The main reason I had in mind (not necessarily correct) to bond the roof was because I had planned to use 1-2mm plywood to allow for the bending of the roof. I didn't think that material that thin would hold up to mechanical fasteners. From what you guys have told me here, I think I'm going to combine the two, and use maybe six bolts to help reinforce the bond. I'll probably use contact cement , and let it cure for a few days.

Thanks again,
Matt
 

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I second Vance's proposal to use 00-90 machine screws. Go to Micro Fasteners, they have brass model hex bolts and nuts in 00-90.

http://www.microfasteners.com/index.cfm

The extra texture from the model bolts will add to the model's appearance


Make a quick nut driver from a 5/64" Allen set screw




Looking good, Bob
 

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Seems to me that if you find a way to place the receiving antenna on the outside of the railtruck, you could make the whole thing out of brass. And yes, if the roof is brass, you've essentially made a Faraday cage and radio waves will not penetrate it. perhaps the antenna could be placed along the rooftop on some type of non conducting standoffs. it could be fashioned into a roofrack of some sort. Otherwise, I concur with the others that you'll need a mechanical bond. I don't know of an epoxy out there that will bond wood to metal very well.

Mark
 

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Matt, a few years ago, I was doing some experimenting with wood to metal adhesives. I found that good old Goriila Glue stuck them together, period. About 2 weeks later I wanted to make a change and wanted to remove the wood. I grabbed it with a pair of pliers, yanked and actually broke the wood. Splintered it, but not at the joined area, the glue held.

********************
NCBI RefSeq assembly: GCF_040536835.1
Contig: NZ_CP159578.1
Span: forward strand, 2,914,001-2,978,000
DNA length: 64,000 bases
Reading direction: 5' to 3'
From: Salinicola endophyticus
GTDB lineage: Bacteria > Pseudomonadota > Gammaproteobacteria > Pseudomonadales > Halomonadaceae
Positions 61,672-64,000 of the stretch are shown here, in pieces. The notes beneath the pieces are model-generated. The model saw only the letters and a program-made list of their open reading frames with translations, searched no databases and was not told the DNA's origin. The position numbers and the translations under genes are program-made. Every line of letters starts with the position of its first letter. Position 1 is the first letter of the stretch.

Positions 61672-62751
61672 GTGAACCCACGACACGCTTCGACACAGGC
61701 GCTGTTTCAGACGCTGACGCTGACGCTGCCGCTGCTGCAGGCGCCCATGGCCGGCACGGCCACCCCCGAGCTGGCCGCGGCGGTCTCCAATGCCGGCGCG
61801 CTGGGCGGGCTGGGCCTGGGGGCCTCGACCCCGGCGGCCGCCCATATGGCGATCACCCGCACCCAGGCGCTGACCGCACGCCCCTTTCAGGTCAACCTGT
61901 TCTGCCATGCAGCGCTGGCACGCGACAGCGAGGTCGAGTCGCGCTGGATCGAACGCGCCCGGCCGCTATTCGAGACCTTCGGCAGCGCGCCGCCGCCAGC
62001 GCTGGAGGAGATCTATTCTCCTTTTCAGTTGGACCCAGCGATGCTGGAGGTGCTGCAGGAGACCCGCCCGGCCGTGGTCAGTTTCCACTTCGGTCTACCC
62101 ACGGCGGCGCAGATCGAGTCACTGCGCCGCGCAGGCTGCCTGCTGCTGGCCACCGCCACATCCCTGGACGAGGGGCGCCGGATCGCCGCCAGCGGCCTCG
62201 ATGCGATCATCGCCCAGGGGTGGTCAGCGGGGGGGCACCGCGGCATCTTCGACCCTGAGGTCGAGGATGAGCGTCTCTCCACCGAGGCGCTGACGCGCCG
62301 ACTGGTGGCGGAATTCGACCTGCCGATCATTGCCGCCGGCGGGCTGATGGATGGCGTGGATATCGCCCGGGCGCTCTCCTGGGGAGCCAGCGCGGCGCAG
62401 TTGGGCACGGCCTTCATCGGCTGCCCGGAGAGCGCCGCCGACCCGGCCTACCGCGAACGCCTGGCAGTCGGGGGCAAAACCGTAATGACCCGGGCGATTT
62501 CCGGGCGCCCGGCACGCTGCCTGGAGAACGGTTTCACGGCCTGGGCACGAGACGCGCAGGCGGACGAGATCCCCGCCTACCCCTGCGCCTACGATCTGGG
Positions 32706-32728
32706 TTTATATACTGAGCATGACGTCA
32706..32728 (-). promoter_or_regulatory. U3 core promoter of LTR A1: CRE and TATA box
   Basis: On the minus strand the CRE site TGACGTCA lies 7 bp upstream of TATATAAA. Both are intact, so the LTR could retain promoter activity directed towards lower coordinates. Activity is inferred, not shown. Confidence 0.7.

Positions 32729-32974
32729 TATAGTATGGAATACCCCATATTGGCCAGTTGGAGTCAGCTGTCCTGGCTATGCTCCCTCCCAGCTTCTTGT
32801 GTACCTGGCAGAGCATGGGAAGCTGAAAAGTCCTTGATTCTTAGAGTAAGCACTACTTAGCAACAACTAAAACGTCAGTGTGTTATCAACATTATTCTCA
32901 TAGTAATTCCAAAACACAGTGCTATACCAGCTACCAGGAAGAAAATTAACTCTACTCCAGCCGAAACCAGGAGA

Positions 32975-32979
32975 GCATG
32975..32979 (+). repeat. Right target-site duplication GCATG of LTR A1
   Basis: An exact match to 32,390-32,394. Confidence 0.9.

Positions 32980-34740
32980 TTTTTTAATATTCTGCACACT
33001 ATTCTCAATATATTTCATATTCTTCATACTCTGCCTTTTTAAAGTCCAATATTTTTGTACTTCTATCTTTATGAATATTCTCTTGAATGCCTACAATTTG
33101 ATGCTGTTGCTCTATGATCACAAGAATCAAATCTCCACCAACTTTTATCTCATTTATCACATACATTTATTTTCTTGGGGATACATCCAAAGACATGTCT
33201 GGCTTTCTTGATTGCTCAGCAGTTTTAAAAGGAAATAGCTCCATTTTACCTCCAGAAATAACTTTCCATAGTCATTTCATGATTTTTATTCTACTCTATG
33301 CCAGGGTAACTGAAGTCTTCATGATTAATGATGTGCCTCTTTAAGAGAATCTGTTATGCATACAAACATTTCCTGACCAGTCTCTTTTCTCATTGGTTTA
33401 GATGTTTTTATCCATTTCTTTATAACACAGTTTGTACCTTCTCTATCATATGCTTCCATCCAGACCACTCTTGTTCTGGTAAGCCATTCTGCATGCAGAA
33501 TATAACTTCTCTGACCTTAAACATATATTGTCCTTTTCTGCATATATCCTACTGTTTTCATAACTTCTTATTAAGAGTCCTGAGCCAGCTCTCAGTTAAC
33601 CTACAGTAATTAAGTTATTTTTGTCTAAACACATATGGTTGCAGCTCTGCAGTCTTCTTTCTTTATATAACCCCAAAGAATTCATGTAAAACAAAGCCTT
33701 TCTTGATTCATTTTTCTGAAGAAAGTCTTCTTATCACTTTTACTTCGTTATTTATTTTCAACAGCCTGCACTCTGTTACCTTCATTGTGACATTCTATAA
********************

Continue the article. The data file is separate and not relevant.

Just 1 1/2 cents.. :)
 

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Discussion Starter · #18 ·
Posted By markperr on 02/24/2009 1:41 PM
Seems to me that if you find a way to place the receiving antenna on the outside of the railtruck, you could make the whole thing out of brass. And yes, if the roof is brass, you've essentially made a Faraday cage and radio waves will not penetrate it. perhaps the antenna could be placed along the rooftop on some type of non conducting standoffs. it could be fashioned into a roofrack of some sort. Otherwise, I concur with the others that you'll need a mechanical bond. I don't know of an epoxy out there that will bond wood to metal very well.

Mark




Thanks, Mark. I posted in another thread that I am leaning toward the roof top rack idea. Haven't decided about the roof composition yet.

Matt
 

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Discussion Starter · #19 ·
Posted By Stan Cedarleaf on 02/24/2009 1:52 PM
Matt, a few years ago, I was doing some experimenting with wood to metal adhesives. I found that good old Goriila Glue stuck them together, period. About 2 weeks later I wanted to make a change and wanted to remove the wood. I grabbed it with a pair of pliers, yanked and actually broke the wood. Splintered it, but not at the joined area, the glue held.

Just 1 1/2 cents.. :)" align="absmiddle" border="0" />


Thanks for posting, Stan. 1 1/2 cents is about all I can afford right now, anyway.

I bought some Gorilla Glue some time ago, but have never used it for anything yet. Maybe this will be a first...

Take care,
Matt
 

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I also have used Gorilla glue for wood to brass. I make sure the brass is very clean. I rough up the wood that will attach to it a tad by scoring it a bit with a screwdriver or other tool. Be warned that the gorilla glue will expand. If this is your first use you might want to practice on a throw away item first. Clamping is very important - I usually clamp for a minimum of 4 hours.